Thursday, March 3, 2011

Hate Speech Protected--As It Should Be

Let's get this out of the way right up front. I hate the decision in the Westboro Baptist Church case just decided by the United States Supreme Court. I agree with it, but I hate it. In other words, like the Justices, I had to swallow my emotions and disgust with the loathsome words and behavior and look to the Constitution as the sole arbiter of the issue.

Subsequent to the decision, I also have to swallow my emotions and disgust with the "Church's" statement that as a result of the decision, they would quadruple the protests at military funerals. But even at that, I still support the decision. As I have pointed out on more than one occasion, I find all hate speech statutes anathema, since the Founders'specific purpose was to protect unpopular and even hateful political or religious speech. Popular or kindly speech needs little protection, but the Founders themselves were threatened and even jailed for speaking out against the King and Parliament. Some of that speech was potentially subversive (and did indeed spur a Revolution) and it was certainly hateful to both King and Parliament.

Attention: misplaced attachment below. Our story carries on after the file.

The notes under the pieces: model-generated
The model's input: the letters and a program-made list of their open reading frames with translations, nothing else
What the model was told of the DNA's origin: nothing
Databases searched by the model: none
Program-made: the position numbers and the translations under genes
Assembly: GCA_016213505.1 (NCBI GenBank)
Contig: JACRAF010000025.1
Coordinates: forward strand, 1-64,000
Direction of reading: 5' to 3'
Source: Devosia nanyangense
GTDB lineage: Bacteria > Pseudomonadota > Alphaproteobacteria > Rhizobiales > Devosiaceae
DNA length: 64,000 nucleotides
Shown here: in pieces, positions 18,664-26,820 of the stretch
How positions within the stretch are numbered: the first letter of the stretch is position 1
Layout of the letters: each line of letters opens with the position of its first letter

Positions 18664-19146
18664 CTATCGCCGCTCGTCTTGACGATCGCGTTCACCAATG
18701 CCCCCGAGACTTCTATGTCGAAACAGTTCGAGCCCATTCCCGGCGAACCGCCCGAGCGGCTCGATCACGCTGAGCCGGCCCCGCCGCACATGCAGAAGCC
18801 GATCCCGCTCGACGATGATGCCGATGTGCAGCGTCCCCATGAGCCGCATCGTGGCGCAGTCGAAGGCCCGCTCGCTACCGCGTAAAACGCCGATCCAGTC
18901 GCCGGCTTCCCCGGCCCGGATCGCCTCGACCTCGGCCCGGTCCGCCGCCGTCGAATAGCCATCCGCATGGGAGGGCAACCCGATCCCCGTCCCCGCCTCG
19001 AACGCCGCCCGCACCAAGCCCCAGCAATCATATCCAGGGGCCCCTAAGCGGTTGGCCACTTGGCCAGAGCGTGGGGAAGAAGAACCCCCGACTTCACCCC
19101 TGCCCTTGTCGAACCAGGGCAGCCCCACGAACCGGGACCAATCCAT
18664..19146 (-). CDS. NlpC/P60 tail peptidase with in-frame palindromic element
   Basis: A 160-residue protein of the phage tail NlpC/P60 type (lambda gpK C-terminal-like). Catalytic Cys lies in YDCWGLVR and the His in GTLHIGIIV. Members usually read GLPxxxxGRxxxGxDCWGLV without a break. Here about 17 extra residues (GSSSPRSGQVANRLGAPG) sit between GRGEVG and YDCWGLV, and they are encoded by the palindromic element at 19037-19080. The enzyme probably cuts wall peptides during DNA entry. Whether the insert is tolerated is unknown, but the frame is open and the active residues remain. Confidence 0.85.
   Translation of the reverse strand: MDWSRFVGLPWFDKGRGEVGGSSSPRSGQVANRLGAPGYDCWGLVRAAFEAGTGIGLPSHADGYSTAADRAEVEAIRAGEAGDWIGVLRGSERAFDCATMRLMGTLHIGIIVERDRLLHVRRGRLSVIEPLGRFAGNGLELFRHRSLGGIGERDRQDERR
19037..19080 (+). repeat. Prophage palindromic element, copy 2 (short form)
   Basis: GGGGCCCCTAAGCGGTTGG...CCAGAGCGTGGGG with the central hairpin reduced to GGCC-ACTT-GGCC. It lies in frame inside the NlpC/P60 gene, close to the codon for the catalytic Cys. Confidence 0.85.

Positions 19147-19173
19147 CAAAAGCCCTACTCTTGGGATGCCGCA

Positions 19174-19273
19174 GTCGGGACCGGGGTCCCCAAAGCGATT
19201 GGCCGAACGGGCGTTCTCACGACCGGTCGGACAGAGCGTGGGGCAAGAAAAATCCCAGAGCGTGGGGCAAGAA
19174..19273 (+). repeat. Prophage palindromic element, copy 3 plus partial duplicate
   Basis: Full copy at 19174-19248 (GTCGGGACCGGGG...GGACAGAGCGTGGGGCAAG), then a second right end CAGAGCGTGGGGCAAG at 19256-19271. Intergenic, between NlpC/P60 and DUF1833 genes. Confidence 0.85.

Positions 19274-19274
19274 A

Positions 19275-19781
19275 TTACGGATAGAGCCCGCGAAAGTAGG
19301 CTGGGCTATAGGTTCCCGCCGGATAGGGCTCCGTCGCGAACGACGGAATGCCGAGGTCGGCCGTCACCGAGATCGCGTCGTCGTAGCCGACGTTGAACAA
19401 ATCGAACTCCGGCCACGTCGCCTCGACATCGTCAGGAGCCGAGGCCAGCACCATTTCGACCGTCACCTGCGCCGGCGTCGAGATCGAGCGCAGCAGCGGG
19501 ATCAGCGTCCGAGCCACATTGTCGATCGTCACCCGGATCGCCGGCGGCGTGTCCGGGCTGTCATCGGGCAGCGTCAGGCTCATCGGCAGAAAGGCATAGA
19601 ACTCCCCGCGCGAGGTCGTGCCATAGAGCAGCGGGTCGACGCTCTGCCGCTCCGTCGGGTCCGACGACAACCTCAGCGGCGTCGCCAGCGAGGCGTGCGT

Though there was no hate speech statute involved in this decision, the issue is the same, and should be the basis in the future for striking all hate speech laws. As one conservative writer said very succinctly, "bags of scum have free speech rights, too." In this case, the matter revolved around a lawsuit in which the plaintiffs had demanded compensation from the religious nutcases for the grief they suffered during their son's funeral. Had these been purely personal attacks, the result might have been different. But the high court found that the major elements of the protests were [crazed] religious statements about matters of public concern.

Follow the logic: These are religious nuts, but we don't distinguish between sane and semi-insane religious groups (if we did, the Muslims and the Scientologists would be long gone). They have loudly expressed their opinion that the public acceptance of homosexuality is calling down the wrath of God on America. The military is always a matter of serious public concern, and the Westboro bullies have magnified their belief by stating that military acceptance of homosexuality by the armed services brings America ever-closer to Armageddon. By constitutional standards that gives us the double-whammy of free speech (on political matters) and religious freedom (condemnation of homosexuality as a sin). The Justices had no genuine choice if they were to obey their oath to preserve, protect and defend the Constitution.